SBIR Phase II: In vivo Fluorescence Imaging Kit for Cell Proliferation.
National Science Foundation
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Small Business Information
760 Parkside Avenue, Suite 205, Brooklyn, NY, 11226-0000
Socially and Economically Disadvantaged:
AbstractThis Small Business Innovation Research (SBIR) Phase II project proposes to develop an in vivo fluorescent imaging kit for cell proliferation that addresses the need to study cell growth processes in real time. Proof-of-concept has been demonstrated for a novel method of imaging DNA replication in vivo that is non-toxic and does not interfere with cellular metabolic processes. The method utilizes the unique specificity and high rate of reaction of bio-orthogonal ligation chemistry, and it has shown that in vivo labeling of DNA molecules with this novel bio-orthogonal mechanism yields fast, precise labeling of cell proliferation of cells in their natural environments. Most importantly, the method is minimally invasive, results in reliable incorporation of both the nucleotides and the label, and does not require cell lysis, DNA strand separations, or any of the abrasive treatments characteristic of cell proliferation assays currently on the market. The company plans to develop new methods for the usage of its technology with Fluorescently Activated Cell Sorting (FACS) protocols and testing different formats, such as tissues and different cell lines, for the applicability of this method. The broader impact/commercial potential of this project, if successful, is a Fluorescent Imaging Kit that can be routinely used with such advanced techniques as high content screening, high throughput screening for drug-discovery, and ADME-TOX assays, as well as with more traditional cell biology and molecular biology settings. The unique advantage of the proposed product is that it allows cell monitoring over prolonged time periods, up to several days. The product will have applications in multiple scientific disciplines, from cancer biology to stem cell biology, and streamline experimental protocols. The proposed assays are especially tailored to be fully compatible with high content screening, one of the major technologies at the forefront of personalized medicine, most notably in the field of oncology, and as such it will directly contribute to the advancement of new therapies, better diagnostics, and more efficient treatment plans. The method also will allow cutting costs of reagents by eliminating the need to repeat experiments multiple times to monitor different markers, and by streamlining research aspects of early stage drug discovery.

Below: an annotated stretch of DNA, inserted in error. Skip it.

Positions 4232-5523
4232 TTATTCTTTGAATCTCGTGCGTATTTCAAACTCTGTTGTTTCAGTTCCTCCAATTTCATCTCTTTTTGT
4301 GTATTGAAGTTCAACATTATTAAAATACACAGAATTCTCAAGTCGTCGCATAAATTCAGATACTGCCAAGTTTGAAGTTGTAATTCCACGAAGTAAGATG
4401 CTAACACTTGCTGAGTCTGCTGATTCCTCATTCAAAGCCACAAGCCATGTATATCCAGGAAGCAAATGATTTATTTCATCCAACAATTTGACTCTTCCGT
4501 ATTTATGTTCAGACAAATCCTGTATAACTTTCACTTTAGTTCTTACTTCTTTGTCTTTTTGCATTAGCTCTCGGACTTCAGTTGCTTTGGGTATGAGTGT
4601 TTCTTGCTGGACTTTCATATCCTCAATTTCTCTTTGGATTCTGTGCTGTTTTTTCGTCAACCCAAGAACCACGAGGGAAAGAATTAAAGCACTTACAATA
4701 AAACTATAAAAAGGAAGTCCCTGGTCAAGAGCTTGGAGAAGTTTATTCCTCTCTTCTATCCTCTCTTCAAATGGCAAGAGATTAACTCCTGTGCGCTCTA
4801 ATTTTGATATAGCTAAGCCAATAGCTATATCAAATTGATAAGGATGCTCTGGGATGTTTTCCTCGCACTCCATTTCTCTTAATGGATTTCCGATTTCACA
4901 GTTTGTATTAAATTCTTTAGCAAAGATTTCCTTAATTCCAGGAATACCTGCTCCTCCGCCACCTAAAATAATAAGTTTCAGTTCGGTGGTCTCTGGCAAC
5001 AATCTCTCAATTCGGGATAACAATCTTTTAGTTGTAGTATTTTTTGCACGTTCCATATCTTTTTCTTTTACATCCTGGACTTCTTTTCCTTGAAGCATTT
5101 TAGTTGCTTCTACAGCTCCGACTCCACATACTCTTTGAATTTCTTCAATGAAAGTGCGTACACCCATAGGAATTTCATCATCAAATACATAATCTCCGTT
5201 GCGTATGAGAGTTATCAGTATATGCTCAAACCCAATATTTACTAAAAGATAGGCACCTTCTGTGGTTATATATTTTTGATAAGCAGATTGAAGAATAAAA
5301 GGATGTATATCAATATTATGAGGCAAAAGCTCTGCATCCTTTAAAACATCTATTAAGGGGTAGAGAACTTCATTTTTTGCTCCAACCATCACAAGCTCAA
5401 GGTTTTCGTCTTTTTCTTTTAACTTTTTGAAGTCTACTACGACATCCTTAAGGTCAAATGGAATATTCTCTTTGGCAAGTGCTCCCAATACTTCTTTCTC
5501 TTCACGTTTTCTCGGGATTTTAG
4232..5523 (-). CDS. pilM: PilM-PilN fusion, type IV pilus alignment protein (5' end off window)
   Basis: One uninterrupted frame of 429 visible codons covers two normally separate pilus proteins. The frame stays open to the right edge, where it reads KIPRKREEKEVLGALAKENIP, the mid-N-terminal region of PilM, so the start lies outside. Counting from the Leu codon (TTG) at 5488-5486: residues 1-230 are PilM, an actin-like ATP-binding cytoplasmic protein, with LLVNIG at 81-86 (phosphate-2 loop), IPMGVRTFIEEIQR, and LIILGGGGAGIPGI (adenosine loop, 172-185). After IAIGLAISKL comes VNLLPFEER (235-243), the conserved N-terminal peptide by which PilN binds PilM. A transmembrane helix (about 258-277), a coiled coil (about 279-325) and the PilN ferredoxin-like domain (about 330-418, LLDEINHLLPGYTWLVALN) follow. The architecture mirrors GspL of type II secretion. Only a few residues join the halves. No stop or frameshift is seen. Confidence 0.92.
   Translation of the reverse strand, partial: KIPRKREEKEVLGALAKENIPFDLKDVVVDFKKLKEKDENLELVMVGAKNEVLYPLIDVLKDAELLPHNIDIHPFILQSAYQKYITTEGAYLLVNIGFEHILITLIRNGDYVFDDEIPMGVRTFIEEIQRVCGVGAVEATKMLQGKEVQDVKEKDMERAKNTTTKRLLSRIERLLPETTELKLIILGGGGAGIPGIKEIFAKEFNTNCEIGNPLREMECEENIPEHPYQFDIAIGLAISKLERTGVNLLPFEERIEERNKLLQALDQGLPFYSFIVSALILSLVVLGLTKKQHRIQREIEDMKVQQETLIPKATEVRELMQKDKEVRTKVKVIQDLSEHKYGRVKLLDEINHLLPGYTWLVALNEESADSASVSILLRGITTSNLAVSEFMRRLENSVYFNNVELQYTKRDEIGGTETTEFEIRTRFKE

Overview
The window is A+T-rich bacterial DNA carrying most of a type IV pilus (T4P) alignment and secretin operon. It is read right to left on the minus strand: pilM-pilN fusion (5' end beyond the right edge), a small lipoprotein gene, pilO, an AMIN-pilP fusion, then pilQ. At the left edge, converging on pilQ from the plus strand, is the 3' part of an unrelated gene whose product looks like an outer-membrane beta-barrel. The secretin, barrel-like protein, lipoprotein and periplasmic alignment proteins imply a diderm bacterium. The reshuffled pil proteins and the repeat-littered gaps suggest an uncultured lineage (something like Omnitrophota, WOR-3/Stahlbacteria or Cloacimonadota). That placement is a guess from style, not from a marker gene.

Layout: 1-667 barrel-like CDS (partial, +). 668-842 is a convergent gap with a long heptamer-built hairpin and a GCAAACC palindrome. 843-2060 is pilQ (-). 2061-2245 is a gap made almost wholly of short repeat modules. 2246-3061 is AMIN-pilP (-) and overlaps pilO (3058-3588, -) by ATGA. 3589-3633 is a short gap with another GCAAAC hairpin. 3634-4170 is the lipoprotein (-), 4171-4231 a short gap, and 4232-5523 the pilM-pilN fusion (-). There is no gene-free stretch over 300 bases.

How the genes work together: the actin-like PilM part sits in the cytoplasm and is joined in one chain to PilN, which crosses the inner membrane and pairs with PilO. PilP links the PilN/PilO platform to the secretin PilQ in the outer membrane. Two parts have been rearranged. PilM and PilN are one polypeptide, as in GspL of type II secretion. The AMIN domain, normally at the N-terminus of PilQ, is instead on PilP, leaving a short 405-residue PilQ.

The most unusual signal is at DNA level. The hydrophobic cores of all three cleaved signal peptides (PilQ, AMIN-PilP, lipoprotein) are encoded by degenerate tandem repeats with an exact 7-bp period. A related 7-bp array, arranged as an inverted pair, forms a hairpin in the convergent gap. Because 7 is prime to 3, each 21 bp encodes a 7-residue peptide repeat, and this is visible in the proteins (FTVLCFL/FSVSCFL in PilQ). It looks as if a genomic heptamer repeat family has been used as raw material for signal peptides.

* information listed above is at the time of submission.